EL: For a piece like that, I used to have to go off alone to think about what I was going to do, and now I don’t have to. I would worry that in rehearsal we wouldn’t be able to do what was in my head. But now, I’m creating when they’re there, and outside of that, I’m just entertaining myself—reading things, writing things
down, drawing things. But it doesn’t have
to do with anything that I might actually do in the piece.
RK: Liz, how did you first get involved in professional theater?
EL: I actually came in as an assistant director to Richard Schechner [the founder, in 1967, of the experimental theater company the Performance Group, which later became the Wooster Group]. He had only known me for a month or so. The reason I joined was because they offered me money. I had started a bookstore in Saratoga Springs, New York, and was traveling back and forth, living with Spalding in the city and going to my bookstore upstate. I wasn’t making any money at the bookstore, of course, and Richard offered me enough money to actually live on. Spalding had already joined the company, so I came in then.
RK: How did you and Spalding start your own thing within the Performance Group?
EL: We just kind of segued. By that time, we were doing two different things. I remember I was trying to find some other way of hearing an actor perform. Most of the time, when I would hear an actor on stage, I felt that the director was signaling what the actor was going to say. I was never surprised. So I was looking for some way of working that would surprise me. And Spalding was looking for some way to tell his own story.
‘Liz was sitting there and said, ‘This is my favorite part, right before we go on.’ I said, ‘Why?’ And she said, ‘Because everything could fall to pieces.’—Maura Tierney
MT: When you talk about looking for things to surprise you, I was reminded of North Atlantic, when we did the first show in L.A. at Redcat [in February 2010]. We hadn’t done a run-through, which I had never experienced before.
KV: We’d like to have run-throughs, but it just never happens because we keep making changes.
MT: Before the show, we were all in the dressing room, and I was bugging out. I just wanted to do it right. Liz was sitting there and said, ‘This is my favorite part, right before we go on.’ I said, ‘Why?’ And she said, ‘Because everything could fall to pieces.’ She was so excited by that prospect.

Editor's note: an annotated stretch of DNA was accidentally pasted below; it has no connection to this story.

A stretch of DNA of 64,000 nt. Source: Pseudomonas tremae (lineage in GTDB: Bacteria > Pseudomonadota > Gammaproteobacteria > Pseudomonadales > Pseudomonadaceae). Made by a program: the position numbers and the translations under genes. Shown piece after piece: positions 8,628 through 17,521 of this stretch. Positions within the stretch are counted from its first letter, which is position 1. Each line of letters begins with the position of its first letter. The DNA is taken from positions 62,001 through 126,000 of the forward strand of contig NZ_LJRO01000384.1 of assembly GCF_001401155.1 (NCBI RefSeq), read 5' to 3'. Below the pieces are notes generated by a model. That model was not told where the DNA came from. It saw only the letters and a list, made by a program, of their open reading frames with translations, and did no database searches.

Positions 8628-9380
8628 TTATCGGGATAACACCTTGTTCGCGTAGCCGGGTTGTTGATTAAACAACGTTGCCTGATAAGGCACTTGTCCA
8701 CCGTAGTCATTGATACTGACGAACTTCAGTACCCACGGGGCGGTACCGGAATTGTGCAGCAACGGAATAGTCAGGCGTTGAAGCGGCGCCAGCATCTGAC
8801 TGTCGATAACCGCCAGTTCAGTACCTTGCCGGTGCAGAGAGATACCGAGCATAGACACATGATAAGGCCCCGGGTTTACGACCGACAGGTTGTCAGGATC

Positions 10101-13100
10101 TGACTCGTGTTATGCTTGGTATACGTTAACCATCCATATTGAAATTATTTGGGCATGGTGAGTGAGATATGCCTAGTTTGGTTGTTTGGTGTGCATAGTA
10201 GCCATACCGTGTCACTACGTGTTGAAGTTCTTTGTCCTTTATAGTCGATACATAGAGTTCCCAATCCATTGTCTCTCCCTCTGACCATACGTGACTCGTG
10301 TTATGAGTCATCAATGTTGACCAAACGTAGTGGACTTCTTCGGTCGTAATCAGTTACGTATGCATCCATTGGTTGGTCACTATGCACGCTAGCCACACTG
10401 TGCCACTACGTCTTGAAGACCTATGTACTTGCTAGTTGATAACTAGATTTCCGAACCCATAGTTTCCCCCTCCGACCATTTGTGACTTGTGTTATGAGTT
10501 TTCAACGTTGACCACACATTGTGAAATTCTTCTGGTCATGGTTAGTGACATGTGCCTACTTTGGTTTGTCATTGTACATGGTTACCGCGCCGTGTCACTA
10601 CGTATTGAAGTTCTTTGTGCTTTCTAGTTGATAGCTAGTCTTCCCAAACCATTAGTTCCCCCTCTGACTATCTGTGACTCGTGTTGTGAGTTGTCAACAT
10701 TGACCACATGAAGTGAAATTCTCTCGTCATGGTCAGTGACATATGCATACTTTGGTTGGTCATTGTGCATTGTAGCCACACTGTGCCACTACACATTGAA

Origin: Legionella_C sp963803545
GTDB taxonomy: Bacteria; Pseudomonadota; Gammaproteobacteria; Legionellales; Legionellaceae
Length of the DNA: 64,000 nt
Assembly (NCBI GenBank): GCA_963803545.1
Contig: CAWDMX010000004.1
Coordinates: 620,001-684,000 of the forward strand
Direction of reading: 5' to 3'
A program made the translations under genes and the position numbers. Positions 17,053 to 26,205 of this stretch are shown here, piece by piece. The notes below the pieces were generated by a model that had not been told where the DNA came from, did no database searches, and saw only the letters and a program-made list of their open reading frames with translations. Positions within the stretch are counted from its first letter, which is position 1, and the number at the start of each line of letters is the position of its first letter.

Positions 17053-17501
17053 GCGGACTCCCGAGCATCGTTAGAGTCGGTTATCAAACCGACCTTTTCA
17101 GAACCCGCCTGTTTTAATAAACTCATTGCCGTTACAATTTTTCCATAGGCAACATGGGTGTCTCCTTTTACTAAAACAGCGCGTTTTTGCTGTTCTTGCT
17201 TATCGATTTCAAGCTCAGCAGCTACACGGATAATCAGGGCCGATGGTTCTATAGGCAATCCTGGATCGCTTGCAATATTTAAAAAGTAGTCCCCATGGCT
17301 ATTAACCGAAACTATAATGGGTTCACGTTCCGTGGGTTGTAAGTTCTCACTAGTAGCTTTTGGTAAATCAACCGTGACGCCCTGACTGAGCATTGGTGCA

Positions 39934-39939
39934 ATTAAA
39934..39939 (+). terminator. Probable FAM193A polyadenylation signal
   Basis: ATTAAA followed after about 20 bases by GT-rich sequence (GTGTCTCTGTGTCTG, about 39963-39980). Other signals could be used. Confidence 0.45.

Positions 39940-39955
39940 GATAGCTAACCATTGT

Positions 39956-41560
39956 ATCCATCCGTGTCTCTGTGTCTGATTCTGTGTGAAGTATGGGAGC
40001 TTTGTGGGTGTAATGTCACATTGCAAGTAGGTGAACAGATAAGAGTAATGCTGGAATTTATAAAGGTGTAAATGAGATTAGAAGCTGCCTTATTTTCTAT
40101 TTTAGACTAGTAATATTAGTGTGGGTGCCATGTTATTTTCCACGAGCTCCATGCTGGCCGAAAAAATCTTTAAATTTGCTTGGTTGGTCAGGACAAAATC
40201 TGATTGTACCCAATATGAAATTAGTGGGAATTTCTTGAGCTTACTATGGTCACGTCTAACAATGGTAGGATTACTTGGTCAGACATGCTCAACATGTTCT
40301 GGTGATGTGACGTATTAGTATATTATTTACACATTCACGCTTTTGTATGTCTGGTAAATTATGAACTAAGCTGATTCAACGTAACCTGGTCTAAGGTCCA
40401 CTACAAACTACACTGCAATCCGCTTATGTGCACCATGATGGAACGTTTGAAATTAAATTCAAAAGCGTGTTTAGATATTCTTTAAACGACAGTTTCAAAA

KV: I have a story about that. We were doing the last performance of Vieux Carré in São Paulo [in March 2013]. Liz, on the last day, changed all of the video cues for this one scene. I knew that the technicians weren’t going to get any of the cues right, and right before the show, I said to her, ‘You know, it’s going to be a total mess tonight.’ And she said, ‘I hope so.’
MT: That’s seeing an actor in a different way. Like, you’re going to see something completely different when they’re in that moment.
EL: Maura, I want to know about you, when you first came to the Garage. Come on, can you remember? Because we don’t have auditions for people in a traditional sense.
KV: She contacted us out of the blue. Maura, what interested you in working with us?
MT: I don’t know. I knew about the work marginally. I wasn’t, like, a super fan. I had been living in L.A. for 10 years.
KV: So it was a career move? [laughs]
MT: I mean, it wasn’t a career risk.
EL: Some career move!
MT: I just wanted to meet Liz, because she fascinated me.
EL: Somebody told me, ‘Oh yeah, she was on ER.’ I’d never seen ER, but I was like, ‘Oh really? Somebody from ER?’
KV: She wrote that she was a film and television actress who had just done a Neil LaBute play [Some Girl(s) in 2006].
MT: That was a couple of years before, yeah. I hadn’t been to the Garage before. And so I thought I was going to sit in an office and talk to Liz, like some kind of artistic interview maybe leading to an audition. I walked in and they were like, ‘Liz, Maura’s here.’ And then everybody in the whole company sits on the risers in the audience, and she puts a chair on stage, and I had to answer questions from Liz and everybody about what I was doing there.
EL: What did we ask you?
MT: ‘Why are you here?’ basically. It was good-natured, but it was not what I expected.
EL: Did we read something together that day?
MT: No, not until eight months later.
EL: Don’t you remember we made a joke? You asked, ‘What should I do?’ And we said, ‘Well, you’ll have to take all your clothes off.’
KV: And she goes, ‘Okay.’ And we all went, ‘Uhhh…’
MT: I was game!
EL: She was totally game, and that’s what I remember. You know, she was right there.
RK: Have there been actors who’ve come to you and you’ve realized they don’t actually want to be here? Or they’re not a good fit?
EL: They don’t get that far, I would say.
KV: But it’s the kind of thing that doesn’t happen every day. I mean the other person is Frances McDormand. She knew Willem [Dafoe, a founding member of the Wooster Group and LeCompte’s romantic partner for 27 years]. But she had seen the work. She saw House/Lights and the first North Atlantic. And after seeing House/Lights, she wrote to Liz personally and said, ‘I want to work with the group.’
EL: Right. But I had known Fran for years.
KV: Yeah, you knew you her beforehand. Not like Maura; that was a total cold call. [laughs]